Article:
Before the autumn term commenced, and ahead of the National Pupil Premium Conference 2020, the IG Schools team conducted research with education leaders and practitioners across the country, including Assistant and Deputy Heads, SENCOs, Pupil Premium Co-ordinators and support staff.
We discussed a number of challenges and key concerns the sector is facing and explored priorities for the new academic year, and beyond, as Pupil Premium allocations are re-examined, and new funding becomes available in the form of the government’s £1 billion catch-up spending, in light of COVID-19.
Read on to learn more about the core findings and examine how your current approach to Pupil Premium aligns with that of colleagues across the sector.
Focusing on Mental Health and Wellbeing
A key priority which arose time and time again through our research this year was the focus on supporting the mental health of children and young people, helping them to cope with the impact of this year’s unprecedented events. Whether it relates to the difficulties of learning outside of the classroom, the stress of the exam fiasco, or dealing with bereavement, anxiety or loneliness, pupils have faced a myriad of challenges this year. Inevitably, as pupils who experience some level of disadvantaged, those eligible for Pupil Premium are likely to have suffered more than most.
As such, many school leaders and support staff have acknowledged the importance of helping to cultivate positive mental wellbeing and emotional resilience through the autumn term this year, especially in those first few weeks. At a time of unprecedent turbulence, helping provide a sense of stability for young people has been considered of greater value than diving back in with academic activities.
Of course, now that we are further into the term, and facing more months of local and national lockdowns, plans for academic support are also needed.
Recovering and Re-igniting the Curriculum
Over the summer, unable to take much of a break, staff were busy preparing for the catch-up that would be required for pupils who were unable to attend school at all during the initial lockdown period this year. In addition, there were of course vulnerable pupils who continued to attend a more streamlined school setting with the local Hubs set up around the country, but the learning opportunities within this structure were understandably limited.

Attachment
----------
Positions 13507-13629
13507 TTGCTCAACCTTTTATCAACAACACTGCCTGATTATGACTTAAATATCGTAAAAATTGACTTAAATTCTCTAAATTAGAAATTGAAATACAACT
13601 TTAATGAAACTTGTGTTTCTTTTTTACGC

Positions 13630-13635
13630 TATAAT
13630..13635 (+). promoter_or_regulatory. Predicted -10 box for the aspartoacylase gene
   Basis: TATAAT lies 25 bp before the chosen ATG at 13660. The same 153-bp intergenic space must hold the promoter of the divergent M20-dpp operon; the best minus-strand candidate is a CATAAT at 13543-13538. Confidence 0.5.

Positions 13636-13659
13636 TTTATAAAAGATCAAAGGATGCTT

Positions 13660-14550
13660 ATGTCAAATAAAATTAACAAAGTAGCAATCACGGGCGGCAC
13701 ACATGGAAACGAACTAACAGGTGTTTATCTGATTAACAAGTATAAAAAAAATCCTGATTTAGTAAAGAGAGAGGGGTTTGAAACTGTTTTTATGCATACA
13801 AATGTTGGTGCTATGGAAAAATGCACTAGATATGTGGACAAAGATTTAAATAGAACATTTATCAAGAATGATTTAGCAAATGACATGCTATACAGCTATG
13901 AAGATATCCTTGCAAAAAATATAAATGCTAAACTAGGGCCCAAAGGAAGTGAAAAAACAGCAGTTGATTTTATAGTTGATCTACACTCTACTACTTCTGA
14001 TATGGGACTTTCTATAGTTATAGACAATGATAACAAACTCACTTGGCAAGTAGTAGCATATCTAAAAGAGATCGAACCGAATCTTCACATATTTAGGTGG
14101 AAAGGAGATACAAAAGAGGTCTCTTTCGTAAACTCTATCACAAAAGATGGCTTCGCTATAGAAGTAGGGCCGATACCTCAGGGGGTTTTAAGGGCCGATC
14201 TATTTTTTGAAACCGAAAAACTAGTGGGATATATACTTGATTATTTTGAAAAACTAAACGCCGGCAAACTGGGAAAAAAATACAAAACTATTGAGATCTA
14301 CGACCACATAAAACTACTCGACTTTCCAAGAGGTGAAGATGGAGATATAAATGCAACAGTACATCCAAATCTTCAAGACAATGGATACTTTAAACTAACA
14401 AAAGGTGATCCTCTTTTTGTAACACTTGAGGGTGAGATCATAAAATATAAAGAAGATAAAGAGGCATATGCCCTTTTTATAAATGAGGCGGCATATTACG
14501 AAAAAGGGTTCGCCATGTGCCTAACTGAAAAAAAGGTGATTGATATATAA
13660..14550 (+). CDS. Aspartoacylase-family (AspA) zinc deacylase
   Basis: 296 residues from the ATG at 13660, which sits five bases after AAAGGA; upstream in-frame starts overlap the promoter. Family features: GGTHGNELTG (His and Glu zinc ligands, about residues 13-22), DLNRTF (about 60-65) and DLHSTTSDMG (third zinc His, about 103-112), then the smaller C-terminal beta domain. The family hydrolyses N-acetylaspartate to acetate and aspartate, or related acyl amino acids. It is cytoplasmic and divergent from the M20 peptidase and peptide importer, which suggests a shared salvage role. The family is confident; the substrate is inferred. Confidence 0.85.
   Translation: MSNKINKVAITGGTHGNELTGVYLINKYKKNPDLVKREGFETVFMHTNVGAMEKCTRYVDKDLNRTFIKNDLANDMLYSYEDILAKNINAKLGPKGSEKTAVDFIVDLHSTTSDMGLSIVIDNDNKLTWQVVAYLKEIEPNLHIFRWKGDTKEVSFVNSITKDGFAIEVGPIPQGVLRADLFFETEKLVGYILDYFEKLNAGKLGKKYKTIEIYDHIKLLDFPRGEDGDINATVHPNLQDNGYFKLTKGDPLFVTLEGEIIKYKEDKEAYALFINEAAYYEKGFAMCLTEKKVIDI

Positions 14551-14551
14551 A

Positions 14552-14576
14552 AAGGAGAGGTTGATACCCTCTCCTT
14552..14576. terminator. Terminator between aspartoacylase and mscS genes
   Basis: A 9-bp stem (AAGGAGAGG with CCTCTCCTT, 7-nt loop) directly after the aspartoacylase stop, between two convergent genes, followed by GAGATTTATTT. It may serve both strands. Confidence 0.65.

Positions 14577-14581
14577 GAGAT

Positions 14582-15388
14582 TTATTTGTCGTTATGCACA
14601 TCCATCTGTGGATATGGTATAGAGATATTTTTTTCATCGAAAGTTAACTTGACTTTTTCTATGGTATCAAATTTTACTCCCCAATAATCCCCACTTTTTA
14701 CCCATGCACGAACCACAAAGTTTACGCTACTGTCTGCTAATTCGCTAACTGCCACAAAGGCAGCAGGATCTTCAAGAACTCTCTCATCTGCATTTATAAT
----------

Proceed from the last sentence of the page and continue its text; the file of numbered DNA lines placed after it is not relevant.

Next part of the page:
Different children in different contexts have had different levels of support, and access to learning materials and resources, which have affected how and when they’ve been able to engage with blended and remote learning practices. On the whole, staff we spoke to have been very aware of the individual situations and what pupils have access to (though were still acutely aware of wanting to improve their outreach activities with both pupils and families). But in preparing for them to return to school, planning on how to discover exactly what has been learned, and therefore what curriculum delivery plans should be made, was a struggle for many.
A COVID ‘recovery plan’ has been something school leaders have been developing and adapting, starting with conducting baseline assessments for pupils in September to gauge levels of knowledge and understanding in various subjects, or the developments in key skills such as literacy and numeracy. Being able to measure progress this year is more important than ever for curriculum planning, especially for pupils already experiencing a level of disadvantage. However, with an increased number of pupils having been defined as disadvantaged this year – outside of the usual definition of Pupil Premium grantees or Looked After Children (LAC) for example – preparing and allocating resources for curriculum delivery has been extremely difficult.
Differentiating between levels of progress and subsequent future needs is more important, but more complicated, than ever. The likelihood is that recipients of Pupil Premium are the children who will have benefitted the least from online learning, but with the impact of COVID-19 set to last for months to come, schools will need to continue to find ways to make this approach work for every child.
School leaders and Pupil Premium or SEND Coordinators are well versed in allocating per-child funding entitlements for activities that support academic progression, in a way that supports individual needs. But when most, if not all, children are in need of academic support, how should funds best be used? What interventions are most effective?
Regular attendees of the annual Pupil Premium Conference are always interested in hearing the latest research and evidence around ‘what works’, and hearing about innovative interventions for pupils at different ages and stages. But this year, interventions are needed for a much larger cohort of pupils, and so staff are in search of new kinds of research around supporting pupils who aren’t typically in need of such additional help. While some evidence is beginning to emerge through bodies such as the EEF, it is still early days in terms of understanding how funds are best allocated, and which interventions can be best adapted, or scaled up.